Records of Embassies, Legations, Consulates, etc

Details of FO Division 18
Reference:FO Division 18
Title:
Records of Embassies, Legations, Consulates, etc
Description:

Embassy and Consular archives are made up of the papers produced by the staff of the permanent embassies and consulates situated abroad. They consist of:

Date: 1567-1994
Arrangement:

The archives of embassies, consulates and legations have generally been grouped under the country exercising sovereignty at the time of their creation. Some countries, notably Egypt and the Barbary States, although not formally independent at the time when the records were first created, are regarded as such for the grouping of their embassy and consular archives.

In some cases, where a post performed both diplomatic and consular functions, the records relating to these have been intermingled; they are usually classified as archives of the mission. Records of vice-consulates are usually included with the records of the consulates to which they were subordinate.

Related Material: For registers of returns of births, death, marriages from consulates see:
For further Chinese dipomatic correspondence see FO
RG 32
RG 33
RG 34
RG 35
Held by: The National Archives, Kew
Legal status: Public Record
Language: English
Physical description: 643 series
Custodial history: Embassies, legations and consulates kept their own archives until they were returned to London after a certain period of time and transferred like other Foreign Office records to the Public Record Office.
Administrative / biographical background:

An embassy is a diplomatic post whose head is an ambassador; a legation is one whose head is a minister; either might be called a mission. Consular posts may be consulates general, consulates or vice-consulates depending on the rank of their head. Consular posts within a country are subject to the control of the head of the mission in that country. Technically, the channel of communication of an embassy is direct with the Foreign and Commonwealth Office (formerly Foreign Office) in London and the Ministry of Foreign Affairs in the host country, whereas a consulate communicates with a wide range of offices in both countries.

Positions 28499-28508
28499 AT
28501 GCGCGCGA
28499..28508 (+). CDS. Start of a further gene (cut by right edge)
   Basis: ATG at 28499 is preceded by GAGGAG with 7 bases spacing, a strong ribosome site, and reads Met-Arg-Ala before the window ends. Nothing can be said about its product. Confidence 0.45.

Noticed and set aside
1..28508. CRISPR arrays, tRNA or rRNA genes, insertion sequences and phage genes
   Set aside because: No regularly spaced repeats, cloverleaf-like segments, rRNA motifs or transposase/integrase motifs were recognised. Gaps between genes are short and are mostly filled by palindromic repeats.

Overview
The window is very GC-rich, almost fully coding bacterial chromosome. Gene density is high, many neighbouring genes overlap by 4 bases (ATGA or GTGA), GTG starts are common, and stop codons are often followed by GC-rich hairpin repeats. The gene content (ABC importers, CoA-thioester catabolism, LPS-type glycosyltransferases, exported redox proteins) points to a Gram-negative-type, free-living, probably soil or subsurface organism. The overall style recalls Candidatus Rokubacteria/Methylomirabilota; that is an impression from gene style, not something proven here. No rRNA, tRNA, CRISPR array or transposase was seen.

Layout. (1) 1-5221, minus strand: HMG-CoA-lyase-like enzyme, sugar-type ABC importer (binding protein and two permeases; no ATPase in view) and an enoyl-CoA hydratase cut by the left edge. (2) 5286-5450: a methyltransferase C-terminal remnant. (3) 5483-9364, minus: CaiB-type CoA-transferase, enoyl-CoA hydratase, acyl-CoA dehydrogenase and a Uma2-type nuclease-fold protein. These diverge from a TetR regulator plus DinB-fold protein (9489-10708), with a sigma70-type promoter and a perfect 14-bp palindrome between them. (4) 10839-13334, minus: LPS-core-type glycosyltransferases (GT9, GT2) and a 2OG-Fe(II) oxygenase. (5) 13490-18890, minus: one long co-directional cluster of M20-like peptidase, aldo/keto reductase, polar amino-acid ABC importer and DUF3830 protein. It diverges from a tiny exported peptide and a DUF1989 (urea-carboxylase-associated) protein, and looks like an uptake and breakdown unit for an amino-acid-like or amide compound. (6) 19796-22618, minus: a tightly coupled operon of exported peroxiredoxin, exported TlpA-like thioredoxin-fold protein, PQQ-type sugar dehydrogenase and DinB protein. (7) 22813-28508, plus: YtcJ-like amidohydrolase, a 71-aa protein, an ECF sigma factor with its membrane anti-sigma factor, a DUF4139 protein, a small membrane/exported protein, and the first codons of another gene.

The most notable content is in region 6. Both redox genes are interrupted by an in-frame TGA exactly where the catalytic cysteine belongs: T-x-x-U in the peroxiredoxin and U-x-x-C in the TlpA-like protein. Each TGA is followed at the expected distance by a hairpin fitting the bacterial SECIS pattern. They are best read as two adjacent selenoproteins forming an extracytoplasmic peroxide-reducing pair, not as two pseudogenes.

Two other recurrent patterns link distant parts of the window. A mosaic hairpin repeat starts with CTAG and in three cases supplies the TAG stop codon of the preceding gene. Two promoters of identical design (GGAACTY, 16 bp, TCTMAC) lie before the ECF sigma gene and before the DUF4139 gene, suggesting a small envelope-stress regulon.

Certain consulates were charged with extra-territorial jurisdiction over British subjects and in certain cases arising between British subjects and members of the indigenous population. This jurisdiction was conferred by treaty and regulated by order in council.

In the case of the British political residencies and agencies in the Persian Gulf, these developed out of a commercial contract between the East India Company and the Sheikh of Bushire, signed in 1763, which established the first residency at Bushire. In 1948 the residency and its various agencies in the Persian Gulf came under the control of the Foreign Office.

Context of this record

Browse by Reference

Add a tag

Users have tagged this record with...
  • You need to sign in to tag records. If you don't have an account please register.

 

Found an error?

If you find an error with this record description let us know

Fields marked with * are mandatory.

Your details

If you provide your details, we will contact you within 10 working days if we cannot act on your suggestion